Ship Review: Celebrity Equinox

by  Elissa Garay | Oct 25, 2010
Passengers on board the Celebrity Equinox
Passengers on board the Celebrity Equinox / Photo courtesy of the cruise line

I’ve had the pleasure of sailing aboard the Celebrity Equinox – the second installment (launched in August 2009) of Celebrity’s much-lauded “Solstice class” of ships (the flagship of the line, Celebrity Solstice, debuted in 2008; a total of five sister ships in all,  with only slight color scheme and dining venue alterations, are set to be out on the market by 2012) – over the last week, and after seven days and nights of enjoying the high life on the high seas, I’m pleased to report that Celebrity’s latest endeavor truly lives up to the hype. The 2,850-passenger Equinox touts a modern and sophisticated design that affords all of the bells and whistles of big-ship sailing, yet allows for such excellent passenger flow (thanks to an intuitive layout and countless diversions) that the surprisingly intimate experience onboard is more akin to that found upon a luxury vessel just a fraction of its size – and better yet, is being offered at a fraction of the cost. Celebrity’s Solstice class has succeeded to raise the bar on the premium cruising market and I can confidently predict that it’s going to give the traditionally defined luxury cruise lines a real run for their money.

Primarily, the Equinox, like its predecessor, the Solstice, has been making waves for its innovative ship-wide design. Sleek and spacious staterooms (that are 15 percent larger, on average, than previous Celebrity ships) reflect a design scheme that was influenced by a panel of five well-traveled women: Expect ample storage facilities and thoughtful touches in the bathroom like no-fog mirrors and a footrest in the shower to comfortably shave legs. An innovative, interactive, Apple technology-powered TV network in each stateroom offers applications to book excursions, order room service, and easily keep tabs on account balances. Staterooms range in size from the duo of super-luxury Penthouse Suites (1,291 square feet) to the most basic inside cabins (from 183 square feet); 85 percent are equipped with private, extra-deep verandas. Spa buffs should be on the lookout for the line’s new AquaClass staterooms – these 130 units are dedicated to spa pampering and outfitted with special in-room spa amenities, unlimited access to spa facilities, and exclusive dining privileges at the spa cuisine restaurant, Blu.

Food & Drink
Foodies will be enticed by a choice of 10 restaurants onboard Equinox, anchored on the two-story Silhouette, the classic main dining restaurant centered on a glass wine tower and touting an effervescent champagne theme. Also expect a casual buffet, spa café, a gelataria, coffee house, crêperie, and a trio of well-serviced and more intimate specialty restaurants (requiring a supplementary fee): Silk Harvest (Asian); Tuscan Grille (Italian); and Murano (Continental). More than a dozen bars and lounges offer ample opportunity to wet your whistle – don’t miss the martini flight served atop the frosted bar of the Martini Bar, wine tasting via pneumatic dispensers at Cellar Masters, or a chance to sample experimentally infused cocktails (with ingredients like liquid nitrogen) at the Molecular Bar.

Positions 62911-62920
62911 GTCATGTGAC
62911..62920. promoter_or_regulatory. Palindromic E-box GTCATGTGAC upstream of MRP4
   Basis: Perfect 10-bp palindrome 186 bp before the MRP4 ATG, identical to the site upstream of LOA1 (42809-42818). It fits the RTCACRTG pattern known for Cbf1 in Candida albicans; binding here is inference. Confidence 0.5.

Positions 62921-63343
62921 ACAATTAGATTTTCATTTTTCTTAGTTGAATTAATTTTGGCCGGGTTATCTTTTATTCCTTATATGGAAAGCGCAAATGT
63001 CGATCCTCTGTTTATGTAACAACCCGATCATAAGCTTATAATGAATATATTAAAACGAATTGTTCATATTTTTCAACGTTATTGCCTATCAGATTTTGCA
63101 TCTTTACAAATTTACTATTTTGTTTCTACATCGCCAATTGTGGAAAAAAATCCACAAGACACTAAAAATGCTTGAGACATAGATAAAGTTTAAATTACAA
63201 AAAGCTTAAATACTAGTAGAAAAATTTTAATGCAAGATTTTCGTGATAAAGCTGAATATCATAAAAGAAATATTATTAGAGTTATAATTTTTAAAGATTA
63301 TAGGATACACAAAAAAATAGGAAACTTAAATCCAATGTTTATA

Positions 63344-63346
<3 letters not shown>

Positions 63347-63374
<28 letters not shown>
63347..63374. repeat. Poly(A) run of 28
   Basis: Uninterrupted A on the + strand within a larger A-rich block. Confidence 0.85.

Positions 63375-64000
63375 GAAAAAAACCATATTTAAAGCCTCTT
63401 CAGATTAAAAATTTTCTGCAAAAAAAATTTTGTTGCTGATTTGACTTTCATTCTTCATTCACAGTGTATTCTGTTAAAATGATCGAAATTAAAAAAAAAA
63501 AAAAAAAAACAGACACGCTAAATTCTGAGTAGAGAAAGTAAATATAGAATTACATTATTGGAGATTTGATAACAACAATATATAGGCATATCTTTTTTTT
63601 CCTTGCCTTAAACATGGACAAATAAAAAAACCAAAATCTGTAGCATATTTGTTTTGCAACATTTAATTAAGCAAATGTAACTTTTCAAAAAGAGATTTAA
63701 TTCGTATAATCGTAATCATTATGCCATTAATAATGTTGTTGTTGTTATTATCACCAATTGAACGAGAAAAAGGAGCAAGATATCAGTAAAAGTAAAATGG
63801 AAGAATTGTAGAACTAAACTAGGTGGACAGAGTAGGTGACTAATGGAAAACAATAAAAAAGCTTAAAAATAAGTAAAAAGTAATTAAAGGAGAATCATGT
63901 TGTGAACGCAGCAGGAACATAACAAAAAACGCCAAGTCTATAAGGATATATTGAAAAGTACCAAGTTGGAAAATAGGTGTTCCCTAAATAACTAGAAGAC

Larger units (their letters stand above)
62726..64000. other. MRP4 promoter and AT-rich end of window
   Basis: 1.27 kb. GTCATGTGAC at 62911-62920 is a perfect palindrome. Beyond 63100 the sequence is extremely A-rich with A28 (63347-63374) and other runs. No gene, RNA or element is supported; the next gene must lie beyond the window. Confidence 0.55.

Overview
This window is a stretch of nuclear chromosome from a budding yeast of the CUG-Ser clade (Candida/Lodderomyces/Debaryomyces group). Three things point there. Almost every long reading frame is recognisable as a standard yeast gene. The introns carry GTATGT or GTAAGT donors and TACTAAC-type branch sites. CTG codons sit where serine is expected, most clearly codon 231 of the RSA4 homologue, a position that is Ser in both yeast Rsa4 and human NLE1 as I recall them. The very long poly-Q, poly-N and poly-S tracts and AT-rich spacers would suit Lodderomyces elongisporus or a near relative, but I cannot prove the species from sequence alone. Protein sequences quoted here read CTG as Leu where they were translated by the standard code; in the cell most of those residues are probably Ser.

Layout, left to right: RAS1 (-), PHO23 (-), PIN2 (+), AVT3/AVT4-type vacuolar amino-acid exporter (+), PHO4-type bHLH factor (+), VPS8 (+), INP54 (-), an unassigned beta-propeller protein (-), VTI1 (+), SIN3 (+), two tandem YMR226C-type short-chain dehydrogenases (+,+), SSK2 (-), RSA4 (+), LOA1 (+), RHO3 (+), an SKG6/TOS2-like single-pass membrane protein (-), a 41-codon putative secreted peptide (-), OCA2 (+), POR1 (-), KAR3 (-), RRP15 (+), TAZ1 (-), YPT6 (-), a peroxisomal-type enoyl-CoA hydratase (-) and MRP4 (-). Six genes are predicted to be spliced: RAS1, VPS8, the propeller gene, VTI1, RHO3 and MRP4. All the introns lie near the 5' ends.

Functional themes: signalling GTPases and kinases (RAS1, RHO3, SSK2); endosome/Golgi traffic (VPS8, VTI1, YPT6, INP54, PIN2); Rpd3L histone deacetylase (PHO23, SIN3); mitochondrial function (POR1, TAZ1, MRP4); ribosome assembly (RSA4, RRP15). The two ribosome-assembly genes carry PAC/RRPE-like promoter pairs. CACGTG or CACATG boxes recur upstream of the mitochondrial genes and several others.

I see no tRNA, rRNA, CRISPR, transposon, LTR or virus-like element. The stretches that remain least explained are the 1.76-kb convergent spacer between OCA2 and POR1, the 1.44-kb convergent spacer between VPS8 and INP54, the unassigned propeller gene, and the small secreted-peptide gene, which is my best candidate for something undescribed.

LawnClub-Celebrity-Equinox_Jerome Richard / Jerome Richard

The Equinox offers everything you’ve come to expect from big-ship sailings – a complex of pools and Jacuzzis (including the tranquil, adults-only indoor pool and whirlpool area, the Solarium); casino; nightclub; variety of shops (a whopping 18 in all); a duo of theaters; Internet lounge (note that though WiFi is offered in staterooms, services were off-network more than they were on during my sailing); kid and teen centers; and a spa, salon, fitness center, and a basketball court count among its offerings. A few of its more innovative diversions include the Hot Glass Show, which allows guests to view glassblowing artisans at work, thanks to a partnership with The Corning Museum of Glass; the half-acre-plus Lawn Club, where a manicured lawn is primed for sunbathing or to putt some golf balls around; and even self-guided iPad tours of the ship’s art collection. Expect daily activities that feature interactive experiences with crew (like poker nights), dance lessons, expert speakers on local ports, and various musical and theatrical performances.

The Equinox summers in Europe, and winters in the Caribbean; rates for 10-night sailings start from $799. To book, visit

Up next...

Celebrate Christmas in London with the Maybourne Hotel Group

The Berkeley Hotel
Find The Best Cruises
Find a cruise

Find the best deals!

Click on multiple sites to get the lowest prices

Click on multiple sites to get the lowest prices